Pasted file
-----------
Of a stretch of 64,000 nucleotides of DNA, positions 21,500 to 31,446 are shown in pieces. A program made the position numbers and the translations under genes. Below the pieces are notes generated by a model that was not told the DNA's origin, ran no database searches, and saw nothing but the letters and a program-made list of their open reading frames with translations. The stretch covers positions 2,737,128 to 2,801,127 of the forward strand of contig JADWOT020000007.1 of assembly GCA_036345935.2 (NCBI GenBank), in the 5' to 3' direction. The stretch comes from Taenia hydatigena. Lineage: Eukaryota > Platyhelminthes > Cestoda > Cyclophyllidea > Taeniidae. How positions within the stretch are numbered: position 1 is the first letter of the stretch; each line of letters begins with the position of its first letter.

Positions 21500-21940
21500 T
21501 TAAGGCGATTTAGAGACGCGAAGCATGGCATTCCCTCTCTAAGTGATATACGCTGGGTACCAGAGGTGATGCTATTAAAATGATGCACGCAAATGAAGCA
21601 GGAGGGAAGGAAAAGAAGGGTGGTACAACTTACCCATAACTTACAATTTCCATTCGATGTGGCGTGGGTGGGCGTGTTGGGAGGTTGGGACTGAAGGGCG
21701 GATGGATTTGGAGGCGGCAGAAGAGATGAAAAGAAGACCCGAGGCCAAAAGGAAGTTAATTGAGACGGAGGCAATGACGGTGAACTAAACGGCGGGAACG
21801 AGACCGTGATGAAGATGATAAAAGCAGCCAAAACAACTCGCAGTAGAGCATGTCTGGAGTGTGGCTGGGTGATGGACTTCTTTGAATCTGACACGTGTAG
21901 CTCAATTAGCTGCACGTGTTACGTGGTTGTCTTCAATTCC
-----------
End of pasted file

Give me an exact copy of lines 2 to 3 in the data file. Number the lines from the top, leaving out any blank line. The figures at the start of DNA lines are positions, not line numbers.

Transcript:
Positions 21500-21940
21500 T